The reigning champion for Best Drama Actress at the Emmys, Tatiana Maslany (“Orphan Black”) is out this year since her show didn’t air any new episodes during the 2016-2017 eligibility period, so who will win instead? There could be a revolution of new contenders in this race, but Gold Derby editors Tom O’Neil, Paul Sheehan, Daniel Montgomery and Marcus James Dixon disagree on who among them might take the prize. Watch our editors’ slugfest above or listen to the podcast version below.
Claire Foy (“The Crown”) is the frontrunner according to our official predictions as of this writing, but she gives a subtle performance and the Emmys typically prefer showy turns with explosive emotions like Maslany last year, or like Claire Danes (“Homeland,” 2012-2013) and Viola Davis (“How to Get Away with Murder,” 2015) before her. But Sheehan points out that “there’s a humanity” to Foy’s performance. Also, “Helen Mirren gave a similar performance” playing the same character, Queen Elizabeth II, on the stage and the screen, and she won both an Oscar (“The Queen,” Best Actress, 2006) and a Tony (“The Audience,” Best Actress in a Play, 2015) for her efforts.
But if not Claire Foy, then who? “Claire Foy won the Golden Globe, and she won SAG, but she didn’t have to compete against Elisabeth Moss because her show has just come out,” Dixon reminds us about Moss, who stars in the new Hulu series “The Handmaid’s Tale,” which premiered just this spring. “She’s essentially playing two characters: the flashback version of herself which is fun and energetic, and then the subdued version where she’s basically a slave. The voters will see that just like Tatiana Maslany last year. They love when people play different performances in the same show.”
And there’s also the overdue factor. Moss has been nominated seven times without winning — six times for “Mad Men” and once for “Top of the Lake.” The TV academy finally made it up to Jon Hamm in the last season of that show with a Best Drama Actor victory, but they never awarded Moss, so she’s got a big IOU to cash in. “And I think it’s out there,” says O’Neil. “The idea of Elisabeth Moss being overdue at the Emmys is out there.”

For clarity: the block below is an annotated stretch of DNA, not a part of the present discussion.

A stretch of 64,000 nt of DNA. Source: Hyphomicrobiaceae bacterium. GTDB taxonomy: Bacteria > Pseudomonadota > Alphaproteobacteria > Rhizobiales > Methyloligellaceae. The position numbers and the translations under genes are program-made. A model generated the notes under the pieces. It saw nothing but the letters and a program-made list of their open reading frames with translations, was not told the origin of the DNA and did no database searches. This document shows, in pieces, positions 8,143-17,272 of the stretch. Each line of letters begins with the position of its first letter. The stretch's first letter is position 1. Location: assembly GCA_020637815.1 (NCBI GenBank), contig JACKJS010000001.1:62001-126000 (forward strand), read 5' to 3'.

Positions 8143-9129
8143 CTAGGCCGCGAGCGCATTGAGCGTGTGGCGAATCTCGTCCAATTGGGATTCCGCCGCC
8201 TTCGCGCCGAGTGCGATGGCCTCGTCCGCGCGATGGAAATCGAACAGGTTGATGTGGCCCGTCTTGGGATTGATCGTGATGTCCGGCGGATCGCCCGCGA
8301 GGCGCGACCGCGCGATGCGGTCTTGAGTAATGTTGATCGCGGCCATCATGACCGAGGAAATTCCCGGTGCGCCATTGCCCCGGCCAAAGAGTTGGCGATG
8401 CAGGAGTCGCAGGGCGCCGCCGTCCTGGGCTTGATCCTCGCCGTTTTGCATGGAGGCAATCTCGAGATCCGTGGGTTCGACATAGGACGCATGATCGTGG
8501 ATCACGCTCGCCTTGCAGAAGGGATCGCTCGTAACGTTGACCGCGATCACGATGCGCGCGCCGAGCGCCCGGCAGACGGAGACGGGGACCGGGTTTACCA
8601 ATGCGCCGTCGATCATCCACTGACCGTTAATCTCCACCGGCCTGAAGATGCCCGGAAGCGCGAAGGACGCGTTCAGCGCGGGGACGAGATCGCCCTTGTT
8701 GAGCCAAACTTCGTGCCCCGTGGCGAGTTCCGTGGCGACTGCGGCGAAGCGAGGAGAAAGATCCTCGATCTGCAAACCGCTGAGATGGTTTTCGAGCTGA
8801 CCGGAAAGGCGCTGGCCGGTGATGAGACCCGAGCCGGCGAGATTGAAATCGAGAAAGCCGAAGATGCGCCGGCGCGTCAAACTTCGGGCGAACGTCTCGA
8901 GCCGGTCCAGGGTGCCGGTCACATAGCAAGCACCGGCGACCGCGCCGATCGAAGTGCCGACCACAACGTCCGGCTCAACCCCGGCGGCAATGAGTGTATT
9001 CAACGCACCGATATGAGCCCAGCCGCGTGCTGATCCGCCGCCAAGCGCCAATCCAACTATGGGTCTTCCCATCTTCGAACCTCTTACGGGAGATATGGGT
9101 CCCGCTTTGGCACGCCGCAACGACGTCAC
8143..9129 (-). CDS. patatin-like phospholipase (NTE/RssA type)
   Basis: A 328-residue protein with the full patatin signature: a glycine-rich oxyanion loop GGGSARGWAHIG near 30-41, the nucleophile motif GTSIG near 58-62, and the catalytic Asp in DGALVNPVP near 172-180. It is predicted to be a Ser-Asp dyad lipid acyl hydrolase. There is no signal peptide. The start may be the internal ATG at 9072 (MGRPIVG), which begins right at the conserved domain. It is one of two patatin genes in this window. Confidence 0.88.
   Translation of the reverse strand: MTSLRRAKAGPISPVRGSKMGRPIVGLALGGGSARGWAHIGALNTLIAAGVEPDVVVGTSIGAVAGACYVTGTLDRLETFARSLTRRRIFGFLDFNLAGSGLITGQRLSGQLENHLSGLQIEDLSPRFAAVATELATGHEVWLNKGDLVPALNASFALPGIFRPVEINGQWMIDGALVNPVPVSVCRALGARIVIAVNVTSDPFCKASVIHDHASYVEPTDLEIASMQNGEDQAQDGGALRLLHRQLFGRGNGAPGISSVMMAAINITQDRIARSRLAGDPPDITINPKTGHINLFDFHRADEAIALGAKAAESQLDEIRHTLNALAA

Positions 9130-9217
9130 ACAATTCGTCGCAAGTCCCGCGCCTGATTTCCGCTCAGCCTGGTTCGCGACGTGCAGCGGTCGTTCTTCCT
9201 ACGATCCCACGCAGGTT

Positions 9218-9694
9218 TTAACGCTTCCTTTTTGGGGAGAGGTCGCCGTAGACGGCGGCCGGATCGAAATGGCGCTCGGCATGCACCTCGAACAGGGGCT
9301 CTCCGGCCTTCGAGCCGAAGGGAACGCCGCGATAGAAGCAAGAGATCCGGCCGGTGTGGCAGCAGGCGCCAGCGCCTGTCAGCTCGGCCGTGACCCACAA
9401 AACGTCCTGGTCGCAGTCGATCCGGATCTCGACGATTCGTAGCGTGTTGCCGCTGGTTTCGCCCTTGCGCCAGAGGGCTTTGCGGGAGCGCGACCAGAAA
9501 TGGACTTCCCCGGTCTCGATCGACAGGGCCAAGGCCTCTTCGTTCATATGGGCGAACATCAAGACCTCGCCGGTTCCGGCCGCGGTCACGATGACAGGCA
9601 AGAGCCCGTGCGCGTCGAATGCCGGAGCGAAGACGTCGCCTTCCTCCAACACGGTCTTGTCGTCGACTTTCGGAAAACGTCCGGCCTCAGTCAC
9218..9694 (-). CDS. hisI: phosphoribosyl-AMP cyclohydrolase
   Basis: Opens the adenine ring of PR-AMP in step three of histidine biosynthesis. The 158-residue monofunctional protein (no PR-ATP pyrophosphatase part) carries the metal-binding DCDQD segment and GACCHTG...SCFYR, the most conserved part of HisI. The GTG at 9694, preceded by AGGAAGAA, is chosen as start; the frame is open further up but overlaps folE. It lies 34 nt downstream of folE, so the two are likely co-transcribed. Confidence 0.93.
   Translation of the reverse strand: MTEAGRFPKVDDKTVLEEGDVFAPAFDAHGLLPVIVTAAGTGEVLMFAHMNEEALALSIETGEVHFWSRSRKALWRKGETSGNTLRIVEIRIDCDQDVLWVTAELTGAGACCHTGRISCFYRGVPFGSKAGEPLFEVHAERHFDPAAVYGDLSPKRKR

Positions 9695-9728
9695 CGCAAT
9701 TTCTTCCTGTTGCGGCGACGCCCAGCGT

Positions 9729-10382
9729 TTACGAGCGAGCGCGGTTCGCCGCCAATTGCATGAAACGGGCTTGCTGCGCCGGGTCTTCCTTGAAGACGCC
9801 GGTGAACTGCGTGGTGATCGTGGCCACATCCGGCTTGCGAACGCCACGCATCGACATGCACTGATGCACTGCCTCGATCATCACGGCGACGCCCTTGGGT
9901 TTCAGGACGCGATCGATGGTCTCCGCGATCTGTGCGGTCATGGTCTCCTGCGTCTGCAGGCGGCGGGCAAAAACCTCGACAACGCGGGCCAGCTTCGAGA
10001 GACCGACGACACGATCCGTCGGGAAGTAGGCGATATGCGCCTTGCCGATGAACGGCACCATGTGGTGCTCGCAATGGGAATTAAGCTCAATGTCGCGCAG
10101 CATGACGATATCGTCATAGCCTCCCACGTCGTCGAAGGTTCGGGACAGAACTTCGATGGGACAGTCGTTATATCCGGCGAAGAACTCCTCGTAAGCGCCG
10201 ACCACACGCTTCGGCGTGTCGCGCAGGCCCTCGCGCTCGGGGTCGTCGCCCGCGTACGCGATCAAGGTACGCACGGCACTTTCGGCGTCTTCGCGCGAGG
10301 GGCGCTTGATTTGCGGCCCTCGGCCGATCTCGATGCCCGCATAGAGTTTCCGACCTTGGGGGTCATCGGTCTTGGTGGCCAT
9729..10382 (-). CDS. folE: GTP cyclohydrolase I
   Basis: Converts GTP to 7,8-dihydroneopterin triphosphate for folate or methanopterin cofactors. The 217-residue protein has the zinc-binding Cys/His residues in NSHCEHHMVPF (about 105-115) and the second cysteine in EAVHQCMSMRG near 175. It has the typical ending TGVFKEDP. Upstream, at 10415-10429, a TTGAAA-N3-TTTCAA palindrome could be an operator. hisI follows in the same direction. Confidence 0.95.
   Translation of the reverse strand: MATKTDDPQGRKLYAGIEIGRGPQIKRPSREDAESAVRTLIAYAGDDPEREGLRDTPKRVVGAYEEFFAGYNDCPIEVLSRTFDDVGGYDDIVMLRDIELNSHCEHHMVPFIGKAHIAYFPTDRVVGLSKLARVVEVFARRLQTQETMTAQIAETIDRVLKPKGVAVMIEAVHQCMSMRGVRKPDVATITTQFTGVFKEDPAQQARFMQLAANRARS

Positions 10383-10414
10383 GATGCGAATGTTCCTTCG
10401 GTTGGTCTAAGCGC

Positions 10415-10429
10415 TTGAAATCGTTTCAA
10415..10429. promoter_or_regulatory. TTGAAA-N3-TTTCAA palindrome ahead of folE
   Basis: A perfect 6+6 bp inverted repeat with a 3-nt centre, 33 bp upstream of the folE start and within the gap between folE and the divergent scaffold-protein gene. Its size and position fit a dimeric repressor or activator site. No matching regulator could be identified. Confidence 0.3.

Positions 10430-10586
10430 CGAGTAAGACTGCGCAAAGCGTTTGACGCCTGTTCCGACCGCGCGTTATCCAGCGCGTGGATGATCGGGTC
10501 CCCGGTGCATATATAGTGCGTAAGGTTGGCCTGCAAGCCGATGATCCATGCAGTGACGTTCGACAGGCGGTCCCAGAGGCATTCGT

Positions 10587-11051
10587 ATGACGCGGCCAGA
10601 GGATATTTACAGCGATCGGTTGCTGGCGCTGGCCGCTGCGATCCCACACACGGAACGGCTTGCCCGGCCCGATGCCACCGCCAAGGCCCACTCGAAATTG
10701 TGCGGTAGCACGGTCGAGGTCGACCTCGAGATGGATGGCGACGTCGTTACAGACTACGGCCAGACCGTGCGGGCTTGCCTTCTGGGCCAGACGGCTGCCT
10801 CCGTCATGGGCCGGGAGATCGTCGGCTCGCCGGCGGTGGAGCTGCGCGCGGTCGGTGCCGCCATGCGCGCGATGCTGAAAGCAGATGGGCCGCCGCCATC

Another major contender to win isn’t even a sure thing to be nominated: Carrie Coon (“The Leftovers”). The show has never been nominated for an Emmy, but it just ended its run after three acclaimed seasons, and it aired its final episodes in the advantageous late-spring time slot that “Game of Thrones” vacated since its seventh season was delayed until summer. And she too is a little like Maslany last year, who also had to wait until her third season to be nominated. “The hard part is going to be getting the nomination,” says Montgomery about Coon’s prospects. “If she gets the nomination then she might have that cult core of support that pushes her past … some other more consensus choices.”
O’Neil brings up several other major contenders in the race, including Keri Russell (“The Americans”), Robin Wright (“House of Cards”), newly minted Oscar winner Davis (“HTGAWM”), Taraji P. Henson (“Empire”) and Danes (“Homeland”). Who will win? See O’Neil’s Emmy picks here. See Sheehan’s here. See Montgomery’s here. See Dixon’s here. See the racetrack odds of all of Gold Derby’s website editors.
Video produced by David Janove and Andrew Merrill
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